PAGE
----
Elizabeth Cady Stanton and Susan B. Anthony (Public Domain image)

31 Days of Revolutionary Women, #26: Elizabeth Cady Stanton

By Irene DeMaris

In honor of Women’s History Month, we’ll be posting one story each day of March written by local citizen journalists about a revolutionary woman from history or today who has inspired them as women.

Elizabeth Cady Stanton is known as an abolitionist, suffragette and Susan B. Anthony’s bestie, but many don’t know her impact on theology as one of the foremothers of feminist biblical scholarship. 

She was born into privilege in 1815 and received a seminary education. Stanton married fellow abolitionist, Henry Stanton – who supported her activism – which allowed her to use her gifts to seek justice. It was at an abolition meeting when Stanton realized she had no voice to support the movement because women couldn’t vote. She was one of the organizers of the original Seneca Falls convention in 1848 where the women’s rights movement gained momentum and through the movement she met fellow suffragette, Susan B. Anthony, who became her collaborator and friend.  

Between raising seven children, Stanton worked closely with Anthony. Towards the end of her life she became increasingly progressive and returned to her early formative years in the church studying the Bible, which separated her from Anthony. The end of the nineteenth century was filled with literary critique, which was also applied to the Bible. Stanton had experienced sexism in the church, heard clergy preach against abolition, suffrage, and equality, so the next logical step was looking at the Bible from another angle. She set off to provide a new commentary on the Bible that became The Woman’s Bible.

In the introduction to The Woman’s Bible, Stanton wrote against the church’s practice of discriminating against women due to biblical interpretation. She began the process of reclaiming the Bible for women and the oppressed. In the age when women could not vote, when the majority of Christian denominations refused to ordain women and when the fundamentalist backlash of the Bible would begin, this was radical.

It was too much for the suffrage movement – and many began to distance themselves from Stanton, one of the mothers of the movement. The separation was great enough that many do not know the name Elizabeth Cady Stanton. She has been written out of history, but has left a lasting mark on feminist biblical critique.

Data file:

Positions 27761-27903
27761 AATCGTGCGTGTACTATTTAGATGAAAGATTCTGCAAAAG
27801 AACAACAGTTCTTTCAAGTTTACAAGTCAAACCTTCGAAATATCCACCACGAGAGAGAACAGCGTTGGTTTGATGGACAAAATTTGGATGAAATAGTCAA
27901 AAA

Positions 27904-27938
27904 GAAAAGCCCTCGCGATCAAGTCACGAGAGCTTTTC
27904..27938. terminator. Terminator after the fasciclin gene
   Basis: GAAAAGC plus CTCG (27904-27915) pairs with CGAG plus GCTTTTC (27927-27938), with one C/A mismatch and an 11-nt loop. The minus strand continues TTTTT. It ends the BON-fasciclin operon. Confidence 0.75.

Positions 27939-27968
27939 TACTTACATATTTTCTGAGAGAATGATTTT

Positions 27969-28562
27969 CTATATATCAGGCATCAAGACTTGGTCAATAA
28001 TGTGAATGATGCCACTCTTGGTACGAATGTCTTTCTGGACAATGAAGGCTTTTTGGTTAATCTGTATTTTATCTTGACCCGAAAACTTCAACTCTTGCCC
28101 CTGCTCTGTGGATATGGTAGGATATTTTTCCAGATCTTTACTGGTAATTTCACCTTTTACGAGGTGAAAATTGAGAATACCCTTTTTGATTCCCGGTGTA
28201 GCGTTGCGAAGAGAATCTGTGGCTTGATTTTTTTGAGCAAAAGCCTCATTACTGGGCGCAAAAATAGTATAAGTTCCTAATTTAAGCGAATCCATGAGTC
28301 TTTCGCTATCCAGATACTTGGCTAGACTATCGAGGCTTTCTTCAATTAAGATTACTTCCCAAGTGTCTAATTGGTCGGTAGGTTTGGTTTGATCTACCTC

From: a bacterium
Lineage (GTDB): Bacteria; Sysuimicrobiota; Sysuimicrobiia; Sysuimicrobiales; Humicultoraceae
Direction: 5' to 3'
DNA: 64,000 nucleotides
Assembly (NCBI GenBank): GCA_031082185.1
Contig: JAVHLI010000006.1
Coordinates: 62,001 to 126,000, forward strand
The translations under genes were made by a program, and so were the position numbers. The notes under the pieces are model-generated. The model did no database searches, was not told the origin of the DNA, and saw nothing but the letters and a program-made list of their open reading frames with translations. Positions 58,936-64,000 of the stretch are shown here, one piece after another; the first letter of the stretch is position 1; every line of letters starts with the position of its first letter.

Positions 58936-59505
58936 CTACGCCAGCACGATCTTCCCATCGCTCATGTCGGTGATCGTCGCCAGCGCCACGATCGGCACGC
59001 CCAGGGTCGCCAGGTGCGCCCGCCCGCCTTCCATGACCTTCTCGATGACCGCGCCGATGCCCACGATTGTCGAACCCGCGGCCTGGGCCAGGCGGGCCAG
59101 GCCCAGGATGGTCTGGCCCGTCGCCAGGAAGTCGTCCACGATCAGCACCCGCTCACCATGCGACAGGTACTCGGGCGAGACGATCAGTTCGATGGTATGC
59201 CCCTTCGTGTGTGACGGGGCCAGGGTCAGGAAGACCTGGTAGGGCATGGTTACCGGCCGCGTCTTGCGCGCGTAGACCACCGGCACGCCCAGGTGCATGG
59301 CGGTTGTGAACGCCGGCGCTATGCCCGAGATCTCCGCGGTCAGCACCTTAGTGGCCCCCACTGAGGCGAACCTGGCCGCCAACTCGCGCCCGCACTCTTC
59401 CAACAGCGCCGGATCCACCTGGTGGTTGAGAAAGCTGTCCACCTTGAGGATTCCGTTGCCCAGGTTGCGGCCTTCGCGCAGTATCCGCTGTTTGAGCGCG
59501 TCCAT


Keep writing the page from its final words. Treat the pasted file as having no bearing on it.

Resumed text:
The Woman’s Bible opened the eyes of many who had only heard the Bible repress women. Stanton read the Bible through the lens of equality and love and this is what she strived to achieve through her commentary. When she asked questions about how scripture was interpreted, others followed suit. She set the stage for feminist biblical scholars to reclaim scriptures and to look at the Bible as something that affirms the agency of women. Because of Stanton, I’ve been able to question scripture and claim it as my own. I am not the only one she has influenced; her impact on history is too numerous to quantify.

In her speech at Seneca Falls, she said: “We do not expect our path will be strewn with the flowers of popular applause, but over the thorns of bigotry and prejudice will be our way, and on our banners will beat the dark stormclouds of opposition from those who have entrenched themselves behind the stormy bulwarks of custom and authority, and who have fortified their position by every means, holy and unholy.” Her vision of equality hasn’t been fully actualized: women still haven’t gained full control over their bodies and women still can’t be ordained in some Christian traditions, or other religious traditions. We are still moving forward and there is still much to fight for; luckily we have women like Elizabeth Cady Stanton to follow.

 

Irene DeMaris is two classes away from her Master of Divinity at Seattle University and loves linking religion and politics, she is the Creative Liberation Convener at Valley & Mountain, and enjoys over-caffeinating herself in the morning and walking Seward Park with her dog, Leo.

Featured Image: Elizabeth Cady Stanton and Susan B. Anthony (Public Domain image)

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